There is no question that the game has changed dramatically over time, with the new ways teams play and try to win. What used to be a much slower-paced game, oriented on getting to the basket and playing through big man, has become a fast-paced game focused on shooting the deep ball with minimum use of big men. That has created what most people would call positionless basketball, where small and power forwards often find themselves playing the role of a small-ball five. Something that would be unimaginable or possible to do in the '80s and '90s, when the NBA had a heavy load of dominant centers.
Golden era of NBA big men
The '80s and '90s were indeed the golden age of the NBA in general, but especially for the bigs who took over the game. From power forwards like Kevin McHale, Charles Barkley, and Karl Malone to centers like Shaquille O'Neal, Hakeem Olajuwon, David Robinson, Patrick Ewing, and many more. It was a different playstyle, and the big men were thriving in it.
Today we have a totally different picture. Sure, guys like Joel Embiid and Nikola Jokić are saving the center position, but there has been a drought of great big men for some time now. The reason for it? Many would say that the revolution of the game eliminated post play in favor of the three-point shot. Now everybody and even centers shoot the three-ball rather than getting down low and pounding the basket.
That has allowed teams to go smaller and smaller by the years in order to stretch the floor and up the pace. As a result, more and more power forwards play in the center position despite not having nearly enough size to play that position. The best example is Warriors glue guy Draymond Green. At 6'6", Draymond has been playing the stretch power forward role with massive success for all of his career, often serving as that small-ball five when the Warriors go small. And the Warriors have looked the most lethal in those situations.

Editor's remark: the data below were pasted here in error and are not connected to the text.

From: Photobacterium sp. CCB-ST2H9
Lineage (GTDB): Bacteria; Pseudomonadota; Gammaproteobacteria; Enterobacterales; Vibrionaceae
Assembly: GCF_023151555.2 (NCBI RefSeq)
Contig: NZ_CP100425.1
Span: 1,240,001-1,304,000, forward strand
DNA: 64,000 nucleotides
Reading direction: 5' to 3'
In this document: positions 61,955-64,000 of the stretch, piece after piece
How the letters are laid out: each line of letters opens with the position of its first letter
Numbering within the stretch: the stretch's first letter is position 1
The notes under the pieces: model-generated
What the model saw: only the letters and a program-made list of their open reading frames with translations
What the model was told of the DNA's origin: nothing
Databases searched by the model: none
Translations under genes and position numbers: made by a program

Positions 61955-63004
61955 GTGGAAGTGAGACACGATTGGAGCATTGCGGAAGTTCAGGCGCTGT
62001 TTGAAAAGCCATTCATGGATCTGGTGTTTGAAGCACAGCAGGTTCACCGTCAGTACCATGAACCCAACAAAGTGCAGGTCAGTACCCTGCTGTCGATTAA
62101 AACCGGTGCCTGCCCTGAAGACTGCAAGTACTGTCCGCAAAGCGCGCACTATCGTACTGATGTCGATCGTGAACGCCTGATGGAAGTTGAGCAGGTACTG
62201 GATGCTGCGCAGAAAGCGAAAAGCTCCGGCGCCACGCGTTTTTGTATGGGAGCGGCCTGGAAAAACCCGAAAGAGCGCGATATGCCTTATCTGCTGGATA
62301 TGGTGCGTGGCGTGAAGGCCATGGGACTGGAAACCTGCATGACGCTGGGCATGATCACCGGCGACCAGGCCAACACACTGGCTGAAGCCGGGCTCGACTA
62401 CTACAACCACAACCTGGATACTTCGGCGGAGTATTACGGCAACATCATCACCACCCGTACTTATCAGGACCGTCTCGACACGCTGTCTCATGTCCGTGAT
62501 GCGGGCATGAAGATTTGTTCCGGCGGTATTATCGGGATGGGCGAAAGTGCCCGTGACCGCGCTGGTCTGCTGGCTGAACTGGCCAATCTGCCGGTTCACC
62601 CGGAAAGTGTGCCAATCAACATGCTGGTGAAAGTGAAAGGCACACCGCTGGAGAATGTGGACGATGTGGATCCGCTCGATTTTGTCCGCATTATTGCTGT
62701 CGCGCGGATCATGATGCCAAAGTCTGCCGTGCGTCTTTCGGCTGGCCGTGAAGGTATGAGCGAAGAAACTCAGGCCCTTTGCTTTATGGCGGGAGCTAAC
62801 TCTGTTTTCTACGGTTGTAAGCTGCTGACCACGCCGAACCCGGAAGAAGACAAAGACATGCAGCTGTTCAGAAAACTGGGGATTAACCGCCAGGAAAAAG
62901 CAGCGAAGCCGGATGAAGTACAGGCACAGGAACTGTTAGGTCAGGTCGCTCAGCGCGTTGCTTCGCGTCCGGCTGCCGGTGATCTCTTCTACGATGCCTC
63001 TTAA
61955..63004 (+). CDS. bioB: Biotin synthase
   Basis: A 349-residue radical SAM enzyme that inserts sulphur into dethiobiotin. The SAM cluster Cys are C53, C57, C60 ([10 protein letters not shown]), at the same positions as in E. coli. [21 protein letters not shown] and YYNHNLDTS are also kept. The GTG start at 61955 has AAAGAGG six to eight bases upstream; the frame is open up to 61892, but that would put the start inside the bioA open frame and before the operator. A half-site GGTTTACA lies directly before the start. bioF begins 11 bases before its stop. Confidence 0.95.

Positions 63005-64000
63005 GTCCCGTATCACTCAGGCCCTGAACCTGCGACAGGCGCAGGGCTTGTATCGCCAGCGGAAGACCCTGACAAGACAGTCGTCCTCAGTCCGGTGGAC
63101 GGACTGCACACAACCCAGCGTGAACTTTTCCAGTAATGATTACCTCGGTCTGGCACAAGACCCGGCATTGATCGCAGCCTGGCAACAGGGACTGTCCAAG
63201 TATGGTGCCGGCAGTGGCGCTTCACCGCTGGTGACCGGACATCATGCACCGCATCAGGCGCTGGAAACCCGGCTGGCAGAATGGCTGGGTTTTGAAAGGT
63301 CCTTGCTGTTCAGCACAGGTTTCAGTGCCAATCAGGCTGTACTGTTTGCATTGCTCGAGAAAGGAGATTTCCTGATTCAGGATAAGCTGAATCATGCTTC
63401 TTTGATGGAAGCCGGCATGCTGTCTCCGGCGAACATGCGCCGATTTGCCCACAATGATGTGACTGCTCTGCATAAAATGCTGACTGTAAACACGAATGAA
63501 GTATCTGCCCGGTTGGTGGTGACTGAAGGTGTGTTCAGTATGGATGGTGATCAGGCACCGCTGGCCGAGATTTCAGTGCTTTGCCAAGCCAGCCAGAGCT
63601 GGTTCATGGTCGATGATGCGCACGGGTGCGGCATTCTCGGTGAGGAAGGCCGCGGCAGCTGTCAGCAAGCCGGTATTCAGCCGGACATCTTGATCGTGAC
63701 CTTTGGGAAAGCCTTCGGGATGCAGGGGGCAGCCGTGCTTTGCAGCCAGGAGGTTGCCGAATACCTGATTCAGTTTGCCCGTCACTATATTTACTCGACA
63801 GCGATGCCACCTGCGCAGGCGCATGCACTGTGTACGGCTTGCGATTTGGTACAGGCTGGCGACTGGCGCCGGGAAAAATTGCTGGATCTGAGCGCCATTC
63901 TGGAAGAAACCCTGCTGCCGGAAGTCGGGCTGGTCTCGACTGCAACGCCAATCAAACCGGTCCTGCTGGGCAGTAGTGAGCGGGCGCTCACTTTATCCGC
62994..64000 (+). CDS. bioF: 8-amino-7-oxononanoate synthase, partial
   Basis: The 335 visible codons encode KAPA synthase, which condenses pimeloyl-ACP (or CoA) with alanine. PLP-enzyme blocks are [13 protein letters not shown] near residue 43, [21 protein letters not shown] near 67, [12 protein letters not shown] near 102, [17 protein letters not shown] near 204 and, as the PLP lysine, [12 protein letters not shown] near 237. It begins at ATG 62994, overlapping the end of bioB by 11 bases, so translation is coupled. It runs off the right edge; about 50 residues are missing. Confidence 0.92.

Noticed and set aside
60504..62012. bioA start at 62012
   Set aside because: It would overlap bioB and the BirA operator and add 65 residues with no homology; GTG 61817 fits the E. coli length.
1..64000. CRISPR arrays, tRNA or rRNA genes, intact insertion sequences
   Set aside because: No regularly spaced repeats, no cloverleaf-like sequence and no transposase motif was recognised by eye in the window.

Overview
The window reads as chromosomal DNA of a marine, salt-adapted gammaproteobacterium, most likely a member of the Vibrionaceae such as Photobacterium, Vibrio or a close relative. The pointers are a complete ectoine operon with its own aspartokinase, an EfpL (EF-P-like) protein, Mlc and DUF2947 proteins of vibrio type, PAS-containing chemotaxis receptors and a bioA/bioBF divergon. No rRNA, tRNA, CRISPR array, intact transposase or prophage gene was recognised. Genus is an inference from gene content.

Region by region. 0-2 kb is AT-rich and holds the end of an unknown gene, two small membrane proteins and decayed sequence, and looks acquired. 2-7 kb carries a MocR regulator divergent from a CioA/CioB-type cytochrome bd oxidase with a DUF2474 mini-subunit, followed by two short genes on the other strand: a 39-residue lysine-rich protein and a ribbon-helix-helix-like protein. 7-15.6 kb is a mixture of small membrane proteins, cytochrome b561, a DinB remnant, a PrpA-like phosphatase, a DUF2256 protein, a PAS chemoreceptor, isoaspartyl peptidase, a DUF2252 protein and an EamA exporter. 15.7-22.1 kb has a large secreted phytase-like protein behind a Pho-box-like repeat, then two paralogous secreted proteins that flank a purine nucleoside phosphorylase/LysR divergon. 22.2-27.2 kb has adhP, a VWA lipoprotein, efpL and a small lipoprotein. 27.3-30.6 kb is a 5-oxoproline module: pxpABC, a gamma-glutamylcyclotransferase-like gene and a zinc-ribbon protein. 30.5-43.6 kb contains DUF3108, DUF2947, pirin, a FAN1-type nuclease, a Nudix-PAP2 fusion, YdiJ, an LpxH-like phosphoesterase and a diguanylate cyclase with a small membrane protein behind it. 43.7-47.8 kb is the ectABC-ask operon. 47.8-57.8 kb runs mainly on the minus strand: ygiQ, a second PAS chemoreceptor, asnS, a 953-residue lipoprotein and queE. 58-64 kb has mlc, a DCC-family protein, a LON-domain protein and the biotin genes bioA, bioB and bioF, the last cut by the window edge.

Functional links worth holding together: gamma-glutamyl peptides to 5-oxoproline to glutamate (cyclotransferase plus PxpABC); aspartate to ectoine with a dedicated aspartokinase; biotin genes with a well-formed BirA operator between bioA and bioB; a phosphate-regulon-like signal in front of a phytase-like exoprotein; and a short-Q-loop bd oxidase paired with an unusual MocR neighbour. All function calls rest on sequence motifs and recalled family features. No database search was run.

How would Draymond fare in the 80s'/90s'?
A lot of teams have tried to emulate that style and focus on getting versatile forwards that can slide down to the center position and hold their own when needed. It's not easy to do, but the best players in the game can do it, as that is simply the way the game is played. Draymond has set the blueprint, winning a DPOY award in that role while on pace to win another one this year if he keeps it up.
That has led to Draymond proclaiming himself the best defender ever due to his ability to guard the perimeter and the paint with great success. Many old-school fans disagree with him, as they simply can't see him doing that in the '80s or '90s. I mean, kudos to Draymond, but at his size, how would he even try to contain prime Shaq or Hakeem? Despite always being confident, Draymond had to be humble and admit he would struggle with those kinds of big men when talking about how he would fit in the older eras.
"I like to think I would be, just for the fact that I guard the post, I guard the ball. I like to think I'd have found a way. But having said that, I'm not sure I would have been able to guard Shaquille O'Neal. I'm not sure I would have been able to guard Hakeem Olajuwon. I'm not crazy enough to begin to say, "Yeah, I could have stopped Shaq." But if I couldn't, I guess I fit into a category with a bunch of other people."
Draymond Green, NBA.Com
You have to give it up for Draymond. Despite being far from the most talented or physically gifted player, he has managed to carve himself a valuable role in today's NBA and take advantage of the opportunity. There are rare centers that manage to punish him in the paint, like Jokić or Embiid, but when playing against anybody else, the Warriors have no fear of defending the paint.
After all, it's not all about athletic ability. A big underrated part of defense is basketball IQ, and Draymond and the Warriors have plenty of that. But still, even that wouldn't stop you from getting dunked into the basket by prime Shaquille O'Neal or Hakeem Olajuwon.